In smoggy Kosovo, decarbonization is nowhere in sight
November 19, 2021
PRISTINA — Coal-powered electricity generation was an important topic at the recent COP26 climate talks in Glasgow, but heavily coal-reliant Kosovo remained out of the loop.
At the 26th session of the Conference of the Parties to the U.N. Framework Convention on Climate Change, which closed Nov. 13, coal was in the spotlight because thermal power plants that burn coal emit large amounts of carbon dioxide.
Kosovo, a small country on the Balkan Peninsula, relies on coal for about 95% of its electric power.
A shift to other energy sources has not progressed in the country because of fiscal hardship, and thus Kosovo has been left behind in the debates about decarbonization.
When I got out of a car near the Obilic coal-powered thermal power plant about 10 kilometers west of Pristina, my nose was hit by a smell like melted vinyl.
From the plant’s chimneys, pale yellow smoke billowed into the upper air, where it visibly lingered.
Kosovo has the world’s fifth-largest known deposit of brown coal, roughly estimated as enough to supply the small country with electric power for more than 1,000 years.
Though electricity bills in Kosovo are said to be the lowest in Europe, large amounts of soot are discharged from burning brown coal.
According to a World Bank estimate, the effects of air pollution kill about 760 people in Kosovo every year.
Daut Gashi, 77, who has lived in Krushevc Village near the power plant for more than 50 years, was infected with the novel coronavirus in spring this year. An X-ray showed white shadows across his lungs.
People with weakened lungs are presumed to be more vulnerable to the novel coronavirus, but the precise causal link between the power plant and susceptibility to the virus is unknown.
Gashi said, “Most residents in this village were infected.”
Financing cut off
Kosovo has five coal-powered electric power generators that started operating in the 1960s to the 1980s.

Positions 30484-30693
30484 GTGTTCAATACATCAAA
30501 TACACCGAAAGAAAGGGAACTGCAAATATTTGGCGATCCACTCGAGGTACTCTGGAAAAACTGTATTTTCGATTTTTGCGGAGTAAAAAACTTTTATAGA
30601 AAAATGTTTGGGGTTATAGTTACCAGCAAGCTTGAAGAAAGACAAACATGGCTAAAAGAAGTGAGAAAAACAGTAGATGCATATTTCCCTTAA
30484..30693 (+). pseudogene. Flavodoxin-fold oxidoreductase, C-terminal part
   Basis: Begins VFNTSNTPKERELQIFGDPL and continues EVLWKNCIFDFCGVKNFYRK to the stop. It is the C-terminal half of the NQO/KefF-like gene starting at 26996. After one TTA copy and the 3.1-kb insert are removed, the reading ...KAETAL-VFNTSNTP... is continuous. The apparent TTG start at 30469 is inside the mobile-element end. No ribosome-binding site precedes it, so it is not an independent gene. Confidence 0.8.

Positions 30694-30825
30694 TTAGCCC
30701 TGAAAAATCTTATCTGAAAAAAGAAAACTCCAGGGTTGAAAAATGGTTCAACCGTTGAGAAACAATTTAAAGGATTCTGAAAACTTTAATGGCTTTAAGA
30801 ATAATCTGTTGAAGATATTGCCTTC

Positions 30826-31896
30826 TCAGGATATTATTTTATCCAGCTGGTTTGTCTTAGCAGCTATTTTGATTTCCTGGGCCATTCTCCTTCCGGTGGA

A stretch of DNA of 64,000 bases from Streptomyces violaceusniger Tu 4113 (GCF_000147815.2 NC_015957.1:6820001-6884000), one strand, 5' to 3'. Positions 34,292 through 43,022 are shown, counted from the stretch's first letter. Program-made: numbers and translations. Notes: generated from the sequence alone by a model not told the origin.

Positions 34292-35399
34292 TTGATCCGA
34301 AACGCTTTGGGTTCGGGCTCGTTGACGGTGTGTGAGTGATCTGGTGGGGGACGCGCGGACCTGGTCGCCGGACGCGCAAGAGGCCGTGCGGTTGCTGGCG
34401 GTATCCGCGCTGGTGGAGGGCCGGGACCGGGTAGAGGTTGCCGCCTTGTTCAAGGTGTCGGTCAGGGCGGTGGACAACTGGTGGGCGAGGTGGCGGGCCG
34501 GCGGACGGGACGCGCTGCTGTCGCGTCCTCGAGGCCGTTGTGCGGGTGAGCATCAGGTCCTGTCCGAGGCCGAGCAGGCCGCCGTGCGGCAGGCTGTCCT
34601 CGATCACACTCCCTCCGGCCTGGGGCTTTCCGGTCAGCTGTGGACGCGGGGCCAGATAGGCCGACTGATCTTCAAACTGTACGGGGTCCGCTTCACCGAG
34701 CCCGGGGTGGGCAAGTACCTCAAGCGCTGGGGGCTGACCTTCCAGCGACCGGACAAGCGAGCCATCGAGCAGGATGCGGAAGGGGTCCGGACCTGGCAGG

Because they are seriously aged, the country signed a construction contract for new power plants with a British electric power company, but the contract was annulled ahead of COP 26.
The World Bank also decided on a policy to discontinue all aid for coal-powered electric power generation, and discontinued such aid to Kosovo in 2018.
The World Bank and others encourage Kosovo to shift to renewable energy sources, but wind power accounts for 1% of the country’s electricity production and solar power accounts for less than 0.1%.
It is estimated that the total investment necessary for renewable energy sources to completely replace coal by 2050 would be €3.7 billion to €4.2 billion (about ¥486 billion to ¥550 billion).
The amount is equivalent to half of Kosovo’s GDP, and thus a heavy burden on the country, which is still working to rebuild from the aftermath of war.
Kosovo’s electric power supply is unstable, and blackouts often occur in provincial areas.
Burim Piraj, 55, who runs a meat-processing business in Dragash in the south of the country, said blackouts sometimes continue all day, meaning that an in-house gasoline-powered generator is essential for him to operate his freezer.
“Wind power and solar power are rather unreliable. Using abundant coal is the only choice,” he said.
Kosovo is not a member of the United Nations, and it did not send delegates to COP26. There was little coverage of the climate conference in local media.
Enver Hoxhaj, a former foreign minister of Kosovo, posted a message of disappointment on his Facebook page: “No one from Kosovo was at the Glasgow climate summit.”
Kosovo has not yet presented a goal for reducing its greenhouse gas emissions, and its economy ministry has refrained from comment on the COP26 discussions.
Milot Morina, a member of a German environment protection organization, said that as long as Kosovo can use coal at low cost, it will be impossible to abolish coal-powered generation by 2050.
There are small countries, like Kosovo, where many people are unaware that decarbonization is even being discussed, and where there are no reduction goals.
Bringing such countries into the global discussion is a task for the international community.
Kosovo’s land area is about 11,000 square kilometers, which is almost the same as Gifu Prefecture. About 1.8 million people live in the country, and about 90% are of Albanian ethnicity.
After the end of World War II, Kosovo became an autonomous region in Serb Republic of what was then Yugoslavia. In the 1990s, pro-independence residents and Serb security forces went into an escalating armed conflict. Kosovo declared its independence in 2008.
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